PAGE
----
Type of Project
Maine Medical Center; Critical Care
This safety quality improvement project began as newly hired SCU2 team members saw an opportunity to improve our medication safety practices and culture. The convenience of having certain medications directly available at bedside was priority. There was a lack of awareness and interest in securing medications within the department. However, the risk to our patients, families, visitors and colleagues when medications are left out, available and unsecured was apparent to new staff and others. Prior to our education, the accepted practice of unsecured medications was rampant: medications were left drawn up or exposed, setting in various open areas at bedside or within the room, in clinician’s pockets, and often transferred from one clinician to another during shift handoff. This safety project focused on creating buy-in through multidisciplinary education and analysis; the end goal was to alter the team’s workflow habits by increasing diversion and medication safety knowledge and awareness.
SCU2’s Medication Safety QI project began by introducing the topic at two March staff meetings. A clinical pharmacist and nurse manager presented the topic of diversion and safe medication handling. The nurse manager then created and posted a translating evidence into practice (TRIP) sheet and PowerPoint for additional educational opportunity. Evidence included >100,000 healthcare workers are dependent or abusing prescriptions each year, medications drawn up and left at bedside have sterility issues, and substance abuse is the number one reason nurses receive disciplinary action by state boards of nursing.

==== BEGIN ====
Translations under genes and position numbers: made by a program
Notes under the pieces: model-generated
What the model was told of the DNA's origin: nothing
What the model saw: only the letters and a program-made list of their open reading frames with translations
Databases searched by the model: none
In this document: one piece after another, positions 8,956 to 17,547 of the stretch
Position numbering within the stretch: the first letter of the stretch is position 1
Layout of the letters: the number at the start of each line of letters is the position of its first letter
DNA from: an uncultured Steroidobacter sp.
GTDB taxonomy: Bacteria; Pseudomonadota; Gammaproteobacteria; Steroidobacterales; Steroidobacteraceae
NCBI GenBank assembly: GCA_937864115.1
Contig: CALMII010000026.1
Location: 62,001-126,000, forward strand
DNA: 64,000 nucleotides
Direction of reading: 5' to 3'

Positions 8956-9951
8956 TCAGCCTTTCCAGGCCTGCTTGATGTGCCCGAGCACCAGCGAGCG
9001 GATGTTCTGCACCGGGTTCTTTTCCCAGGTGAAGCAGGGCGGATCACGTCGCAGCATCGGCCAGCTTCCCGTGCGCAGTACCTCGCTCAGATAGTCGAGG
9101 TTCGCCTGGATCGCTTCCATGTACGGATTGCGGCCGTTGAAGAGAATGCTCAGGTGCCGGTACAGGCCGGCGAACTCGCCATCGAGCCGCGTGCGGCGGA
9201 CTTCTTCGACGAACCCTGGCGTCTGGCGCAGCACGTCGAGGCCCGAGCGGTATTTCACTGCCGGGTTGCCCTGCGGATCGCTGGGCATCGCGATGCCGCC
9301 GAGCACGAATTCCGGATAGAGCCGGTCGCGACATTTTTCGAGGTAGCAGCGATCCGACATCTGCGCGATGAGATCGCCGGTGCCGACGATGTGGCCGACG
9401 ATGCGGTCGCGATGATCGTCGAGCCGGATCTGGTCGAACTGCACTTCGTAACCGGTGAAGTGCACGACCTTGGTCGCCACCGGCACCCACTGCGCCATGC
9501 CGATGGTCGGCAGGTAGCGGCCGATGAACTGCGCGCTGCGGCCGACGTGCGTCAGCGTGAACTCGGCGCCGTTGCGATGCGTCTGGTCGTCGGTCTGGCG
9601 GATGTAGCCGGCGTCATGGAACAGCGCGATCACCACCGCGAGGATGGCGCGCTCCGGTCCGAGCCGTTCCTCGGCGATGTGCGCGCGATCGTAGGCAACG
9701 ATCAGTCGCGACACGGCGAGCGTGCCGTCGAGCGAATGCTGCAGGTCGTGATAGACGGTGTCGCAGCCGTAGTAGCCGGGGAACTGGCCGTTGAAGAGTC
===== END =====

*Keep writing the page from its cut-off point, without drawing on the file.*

To improve safety, the unit utilized MaineHealth’s Operational Excellence program to develop relevant key performance indicators (KPI). The first KPI focused on the entire team reviewing pharmacy and nurse manager's provided education. All PowerPoint presentations were sent out via email in March, and again, in April. All educational materials were also physically posted on unit. A staff sign-off sheet was available once education was reviewed and understood; this knowledge and understanding was self-reported. SCU2’s education KPI ended in mid-April 2017, and our "no meds left unsecured at bedside" self-reporting KPI was enacted post-education. Team was encouraged to use MMC’s RL Solutions (Risk Management) program to document medication hazards and errors. Current KPI and focus continues to date. Management solicited feedback continually during introduction, education and implementation processes.
Improved awareness and securement of medications post-education and quality improvement project was noted via staff sign-off sheet, self-reported KPI documentation for April-September 2017, and additional feedback will be solicited via anonymous survey post-hardwiring. 93.1% of RNs and 87.8% of staff solicited signed-off on at least one form of education. One medication error noted via RL Solutions system and was reviewed by SCU leadership and Risk Management. Based on these documentations and feedback, overall team buy-in was achieved: safety and diversion education improved medication securement practices post-education. Furthermore, this QI project extended to other units within MMC. Challenges sustaining medication safety practice changes occur during times of increased patient acuity, high patient flow and high census. This quality improvement project for SCU2 will continue until safety and culture improvement is ingrained.
Stankiewicz, Natasha, "Does medication safety and diversion education improve medication securement practices in SCU compared to current practice?" (2017). Interprofessional Research and Innovations Council. 4.